The coalition has unveiled measures it says will knock £50 off the average energy bill, but some of that cost will be absorbed by taxpayers.
The Government has laid out its ideas on how to cut energy bills this winter - but the plan has been put together in haste.
With prices going up, millions of the big 6's customers certainly feel the firms are making too much cash. How much are they really making?
The UK Independence Party has called the cut to onshore subsidies a "political stunt" to buy off voters opposed to turbines "despoiling the British countryside".
Energy spokesman Roger Helmer said the change "fails to address the real argument which is the nonsensical and frankly dangerous energy policy this Government is forcing upon UK taxpayers".
He said the taxpayer would still have to fund "this wasteful and downright ridiculous technology to be built out of sight".
An industry body representing the renewable energy sector has said that Government changes to subsidies are good news:
– Dr Nina Skorupska, Renewable Energy Association
Today is actually a good news day for renewable electricity and renewable heat.
The real reason that support for solar and onshore wind will go down is that they are leading the race for cost-competitiveness with fossil fuels. Government policy is working and bringing down costs.
The important thing is that decisions are evidence-based, not purely political, and we need to see the methodology to assess that.
Prime Minister David Cameron has told ITV News' Deputy Political Editor Chris Ship that the coalition's announced cut in energy bills was not in response to Labour's proposed energy price freeze.
Speaking in China, Mr Cameron said: "We have been discussing within the coalition the issue of energy bills for years now. It has taken me longer than I would have liked but I'm very glad we put in place at least some relief on the issue of energy bills."
Energy Secretary Ed Davey has said that the decision to reduce subsidies was driven by the falling costs of generating onshore and solar energy, and not political pressure.
He told ITV News: "Because of our investments in renewable energy, we are seeing the costs fall ... It means we can still develop onshore wind, still develop solar, but it means we can also bring on some of the technologies for the next decade like offshore wind".
Rural wind farms have been a source of coalition tension, with many senior Conservatives staunchly opposed to the turbines, which Liberal Democrats say are needed to meet environmental objectives.
The UK currently has roughly four wind turbines on land for each one at sea, according to the trade association Renewable UK:
- Offshore wind power - 1,075 turbines (3,653 MW capacity)
- Onshore wind power - 4,175 turbines (6,772 MW capacity)
Danny Alexander has insisted that onshore wind energy will continue to play "a big role" in the UK, despite the decision to reduce Government subsidies in this area.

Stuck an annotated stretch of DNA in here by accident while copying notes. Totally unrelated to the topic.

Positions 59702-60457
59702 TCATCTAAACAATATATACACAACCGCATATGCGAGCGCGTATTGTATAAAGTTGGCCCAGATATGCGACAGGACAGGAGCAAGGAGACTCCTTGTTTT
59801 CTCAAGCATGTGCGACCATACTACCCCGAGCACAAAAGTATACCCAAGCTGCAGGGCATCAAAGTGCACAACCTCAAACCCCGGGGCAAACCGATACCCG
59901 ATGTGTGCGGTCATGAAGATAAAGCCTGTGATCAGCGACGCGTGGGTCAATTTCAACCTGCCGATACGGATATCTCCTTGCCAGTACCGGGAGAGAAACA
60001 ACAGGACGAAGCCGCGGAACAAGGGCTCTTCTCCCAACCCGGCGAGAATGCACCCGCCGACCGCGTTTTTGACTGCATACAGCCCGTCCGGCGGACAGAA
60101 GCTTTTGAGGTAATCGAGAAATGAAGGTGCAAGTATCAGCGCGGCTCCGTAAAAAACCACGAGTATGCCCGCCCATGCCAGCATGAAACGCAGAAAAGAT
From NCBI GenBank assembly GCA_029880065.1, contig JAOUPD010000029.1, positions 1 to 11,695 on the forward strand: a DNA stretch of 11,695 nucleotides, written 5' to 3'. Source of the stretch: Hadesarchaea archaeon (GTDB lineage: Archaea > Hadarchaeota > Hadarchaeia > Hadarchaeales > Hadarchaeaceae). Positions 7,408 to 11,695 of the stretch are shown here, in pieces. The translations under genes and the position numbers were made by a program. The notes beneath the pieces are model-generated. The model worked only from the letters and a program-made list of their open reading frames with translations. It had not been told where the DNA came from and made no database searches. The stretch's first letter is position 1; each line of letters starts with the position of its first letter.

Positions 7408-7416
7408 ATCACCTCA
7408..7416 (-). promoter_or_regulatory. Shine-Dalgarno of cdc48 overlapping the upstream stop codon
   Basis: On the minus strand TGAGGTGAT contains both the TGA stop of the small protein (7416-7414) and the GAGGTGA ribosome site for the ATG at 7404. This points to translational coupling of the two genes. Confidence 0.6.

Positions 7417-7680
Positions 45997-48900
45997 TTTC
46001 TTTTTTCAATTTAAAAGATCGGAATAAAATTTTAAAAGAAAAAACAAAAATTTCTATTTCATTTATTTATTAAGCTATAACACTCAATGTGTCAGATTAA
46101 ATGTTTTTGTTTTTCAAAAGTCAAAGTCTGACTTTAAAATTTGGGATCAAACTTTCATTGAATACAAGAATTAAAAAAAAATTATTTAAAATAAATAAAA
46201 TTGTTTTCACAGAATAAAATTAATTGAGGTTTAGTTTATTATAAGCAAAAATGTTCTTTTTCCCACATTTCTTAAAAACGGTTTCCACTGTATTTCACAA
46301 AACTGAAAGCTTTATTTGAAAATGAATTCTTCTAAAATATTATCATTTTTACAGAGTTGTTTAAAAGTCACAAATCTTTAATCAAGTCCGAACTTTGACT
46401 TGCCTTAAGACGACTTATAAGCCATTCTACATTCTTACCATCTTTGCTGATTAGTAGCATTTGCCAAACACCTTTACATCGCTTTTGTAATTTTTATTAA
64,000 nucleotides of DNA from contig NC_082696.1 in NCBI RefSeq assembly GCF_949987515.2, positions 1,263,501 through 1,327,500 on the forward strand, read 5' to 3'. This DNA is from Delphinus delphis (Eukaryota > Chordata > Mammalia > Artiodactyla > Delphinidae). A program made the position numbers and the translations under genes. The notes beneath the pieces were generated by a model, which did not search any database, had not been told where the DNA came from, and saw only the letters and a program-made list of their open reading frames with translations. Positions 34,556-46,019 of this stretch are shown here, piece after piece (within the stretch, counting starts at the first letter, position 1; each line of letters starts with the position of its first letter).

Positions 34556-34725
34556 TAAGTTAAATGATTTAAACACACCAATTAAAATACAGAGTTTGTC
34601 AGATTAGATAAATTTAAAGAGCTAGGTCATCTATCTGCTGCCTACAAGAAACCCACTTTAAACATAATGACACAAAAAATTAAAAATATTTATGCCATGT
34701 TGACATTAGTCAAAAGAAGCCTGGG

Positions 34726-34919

The Liberal Democrat Chief Secretary to the Treasury said state help for onshore wind and solar was being reduced "slightly" in favour of offshore wind.
But he told BBC Radio 4's Today programme that the move would present better "value for money" and could open the way for an extra 10 gigawatts of energy by 2020.
The "strike prices" for renewable energy - the amount of subsidy the taxpayer pays to entice investors to make long-term commitments - is already set well above the current market value, but will be slightly lower for onshore wind and solar.
The boss of energy firm npower has said he would be receiving a "much reduced" bonus because of his company's poor customer service.
Chief executive Paul Massara apologised for what regulator Ofgem dubbed the "serious deterioration" in customer service.
He told Daybreak: "The fact is we haven't delivered the customer service they deserve.
"When the board sit down and review my bonus they will reduce my bonus because I haven't actually delivered for customers."
Energy companies were guilty of "outrageous blackmail", according to a consumer campaigner, who saw the latest attempt to cut bills by £50 as an empty gesture.
"I'd be more impressed if energy companies had said they were going to lower bills by an average of £50 and were going to do it now," Ann Robinson of Uswitch told Daybreak.
She expressed scepticism over the "Big Six" energy companies motivation and what the Government could do to intervene on behalf of struggling consumers:
"I think there is a limit to what can be done. It is playing around the edges. It is not real. I also hear for example, is that one of things that the energy company is looking to is to delay even more the smart meter programme."
npower received five times as many complaints as the best performing energy firm SSE, research showed.
- npower had 202.5 complaints per 100,000, compared with 38.3 for SSE - the lowest level of the main energy providers - from the April to June period, Consumer Futures research showed.
npower also recently announced a 10% average bill increase but has said that it will reduce bills as a result of a shake-up of Government green levies.
– Sarah Harrison, Ofgem senior partner
Many npower customers will have noticed a serious deterioration in service levels over the last year.
The huge growth in complaints about npower is wholly unacceptable and is an issue that Ofgem takes very seriously and is why we intervened in this case.
npower's commitment that its customers will not lose out financially as a direct result of the company's billing system problems is important and we will expect npower to do all it can to identify and rectify such cases.